Welcome to “Hoosiers in the NBA,” a player-by-player look at how IU basketball alums have fared during the 2019-20 NBA season. Today, the nine-part series continues with Victor Oladipo. Previously: Eric Gordon, Cody Zeller.
Oladipo (13 games): 13.8 ppg, 3.2 rpg, 3.0 assists per game, 39.1% FG, 30.4 3FG%, 78.0% FT in 25.9 minutes per game
Victor Oladipo was finally starting to get his rhythm back right before Adam Silver announced the NBA was suspending its season due to COVID-19.
The day before the NBA went on hold, the Pacers hosted the Celtics in Bankers Life Fieldhouse. Though Boston prevailed 114-111, Oladipo had one of his best games of the season, mounting a late comeback in which he scored 10-straight points in the fourth quarter to tie the game with three minutes to go.
He was starting to look like the player he was before the injury, which was a ruptured quad tendon in his right knee in January of 2019. The injury took him out for the remainder of last season, where he was averaging 18.8 points, 5.6 rebounds and 5.2 assists per game, and the Pacers were primed for the postseason.
It was a long road to recovery for Oladipo, who finally returned to action on the court on Jan. 29 this year, over a year after the injury took place.
Oladipo checked in with 4:12 left in the first quarter to a standing ovation from the Pacers crowd, who were all holding up signs that said, “Ready 4 Action,” in honor of Oladipo’s jersey number.
It was quiet night for Oladipo on the court, but with the team down three, he rose up and hit a 3-pointer with nine seconds left to force overtime, eventually leading to a Pacers victory over the Chicago Bulls.
“Words can’t describe it,” Oladipo said after his return. “It’s been a hard, hard year. Tough times don’t last but tough people do.”
It was an emotional postgame interview, where Oladipo thanked his family, teammates and fans for their support. He also dedicated his game-tying shot to Kobe and Gianna Bryant, along with the seven other people tragically killed in a helicopter crash in January, calling his shot “Mamba Mentality.”
The ensuing games following Oladipo’s return were a bit of a struggle. The Pacers lost six in a row after the victory over the Bulls, trying to integrate Oladipo into the rotation and build chemistry with the new additions such as Malcom Brogdon.
The more they played together the better they got, winning 8 of 10 games spanning from Feb. 12 to March 8.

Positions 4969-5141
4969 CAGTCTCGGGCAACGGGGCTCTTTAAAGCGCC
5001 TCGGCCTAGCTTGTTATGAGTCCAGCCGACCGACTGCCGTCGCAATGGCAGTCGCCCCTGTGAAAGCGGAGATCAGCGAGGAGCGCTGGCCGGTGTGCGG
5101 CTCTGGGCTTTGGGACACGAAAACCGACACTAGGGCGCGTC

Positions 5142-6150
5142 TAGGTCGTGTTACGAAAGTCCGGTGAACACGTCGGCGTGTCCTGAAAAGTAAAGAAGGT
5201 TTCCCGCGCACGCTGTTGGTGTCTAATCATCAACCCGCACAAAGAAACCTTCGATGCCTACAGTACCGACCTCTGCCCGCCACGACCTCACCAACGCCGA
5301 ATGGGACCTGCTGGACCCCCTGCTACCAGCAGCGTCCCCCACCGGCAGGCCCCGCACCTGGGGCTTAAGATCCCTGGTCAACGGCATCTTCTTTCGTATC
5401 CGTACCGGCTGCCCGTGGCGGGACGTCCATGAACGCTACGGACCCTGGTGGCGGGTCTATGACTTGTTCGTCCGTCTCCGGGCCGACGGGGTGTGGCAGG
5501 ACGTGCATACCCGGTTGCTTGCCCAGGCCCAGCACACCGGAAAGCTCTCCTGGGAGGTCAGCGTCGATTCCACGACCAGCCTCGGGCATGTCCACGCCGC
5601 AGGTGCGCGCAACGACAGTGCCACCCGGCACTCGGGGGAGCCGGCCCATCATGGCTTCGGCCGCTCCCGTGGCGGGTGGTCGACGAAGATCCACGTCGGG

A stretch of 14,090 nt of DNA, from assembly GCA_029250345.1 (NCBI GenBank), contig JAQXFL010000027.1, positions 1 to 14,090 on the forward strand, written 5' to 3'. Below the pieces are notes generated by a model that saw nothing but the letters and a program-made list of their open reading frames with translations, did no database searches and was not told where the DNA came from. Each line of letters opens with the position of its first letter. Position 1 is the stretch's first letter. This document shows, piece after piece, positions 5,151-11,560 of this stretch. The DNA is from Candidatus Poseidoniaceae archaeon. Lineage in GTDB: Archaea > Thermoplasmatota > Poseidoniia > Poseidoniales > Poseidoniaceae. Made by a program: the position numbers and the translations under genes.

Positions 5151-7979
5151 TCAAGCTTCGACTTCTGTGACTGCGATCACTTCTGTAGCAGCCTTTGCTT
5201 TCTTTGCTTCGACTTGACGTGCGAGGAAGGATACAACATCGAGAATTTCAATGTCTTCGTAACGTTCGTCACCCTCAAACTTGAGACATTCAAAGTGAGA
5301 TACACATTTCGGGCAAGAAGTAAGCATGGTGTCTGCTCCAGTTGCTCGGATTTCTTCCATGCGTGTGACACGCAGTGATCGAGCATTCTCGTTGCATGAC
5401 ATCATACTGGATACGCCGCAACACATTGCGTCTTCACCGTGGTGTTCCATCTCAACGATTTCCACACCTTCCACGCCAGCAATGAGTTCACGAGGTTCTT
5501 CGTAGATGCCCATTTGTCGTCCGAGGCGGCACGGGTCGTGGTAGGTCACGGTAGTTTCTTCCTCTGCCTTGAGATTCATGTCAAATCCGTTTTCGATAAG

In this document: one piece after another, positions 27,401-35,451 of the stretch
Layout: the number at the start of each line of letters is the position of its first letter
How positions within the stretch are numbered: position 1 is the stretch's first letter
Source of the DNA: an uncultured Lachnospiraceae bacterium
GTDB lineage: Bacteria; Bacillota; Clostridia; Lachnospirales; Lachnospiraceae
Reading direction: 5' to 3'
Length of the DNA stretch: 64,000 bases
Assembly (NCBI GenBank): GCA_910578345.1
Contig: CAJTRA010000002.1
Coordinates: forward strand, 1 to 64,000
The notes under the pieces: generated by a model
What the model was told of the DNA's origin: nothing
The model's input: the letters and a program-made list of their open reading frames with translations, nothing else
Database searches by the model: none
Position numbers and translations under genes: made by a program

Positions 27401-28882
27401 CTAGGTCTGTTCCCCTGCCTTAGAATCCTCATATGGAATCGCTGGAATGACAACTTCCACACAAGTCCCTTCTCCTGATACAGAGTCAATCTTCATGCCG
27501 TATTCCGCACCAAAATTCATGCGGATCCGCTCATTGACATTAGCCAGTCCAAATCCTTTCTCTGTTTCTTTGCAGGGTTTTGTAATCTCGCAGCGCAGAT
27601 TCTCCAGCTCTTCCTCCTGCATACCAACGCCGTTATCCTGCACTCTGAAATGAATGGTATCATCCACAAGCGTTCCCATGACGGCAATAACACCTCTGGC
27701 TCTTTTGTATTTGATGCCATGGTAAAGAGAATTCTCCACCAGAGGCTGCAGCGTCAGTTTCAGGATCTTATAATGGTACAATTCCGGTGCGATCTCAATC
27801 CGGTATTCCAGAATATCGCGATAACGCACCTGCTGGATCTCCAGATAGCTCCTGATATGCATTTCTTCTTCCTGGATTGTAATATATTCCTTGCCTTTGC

The minutes restriction placed on Oladipo when he returned were starting to be lifted, and it came into full effect in that three-point loss to the Celtics on March 10, where he scored 27 points in 29 minutes. Unfortunately, that was the last time Oladipo saw the floor.
In his 13 games played so far this season, he was averaging 13.8 points, 2.6 rebounds and three assists. If the NBA does resume its season, the Pacers will be in the playoffs as they are currently the fifth seed in the Eastern Conference with a record of 39-26.
Oladipo has been entertaining his fans on his Instagram during quarantine lately, hosting live concerts and recently getting ready to co-host a virtual #TacoTuesday event put on Cholula, which will raise money for independent restaurants. For each view the hosts receive, Cholula will pledge $1. Oladipo has 1.4 million followers on Instagram.
Bottom line: Ever since Oladipo was traded to the Pacers in 2017 from the Oklahoma City Thunder, he has become the face of the franchise. His All-Star season in 2017-18 won him the NBA’s most improved player award. It didn’t take long for the state to embrace him as Oladipo played for three years at IU, putting the Hoosiers back on the map. Now, he’s doing the same with the Pacers. Even though injury has kept him out for a majority of this season, having Oladipo back and healthy for a potential playoff run will be huge for the Pacers in a wide-open Eastern Conference. If the NBA doesn’t resume this season, Oladipo is only 28 years old, so the dynamic two-way guard has plenty of his prime left for the Pacers.
Quotable: “I had two decisions to make. I could either look at it in a positive or negative way. Me being who I am, I had to look at it in a positive way. I’m just using this time to continue to grow. I’m using this time to continue to build the strength in my knee and (quadricep) tendon so that I can come back better than I was when I was healthy. That’s what I’ve been focused on every day since the quarantine started. It’s a tough and weird time but everything happens for a reason. It’s up to us to choose what we do with the time that’s given to us. Seeing as how we’re locked down, we have to be creative and figure out ways to get better.” — Oladipo in a recent interview with Forbes.
Filed to: Victor Oladipo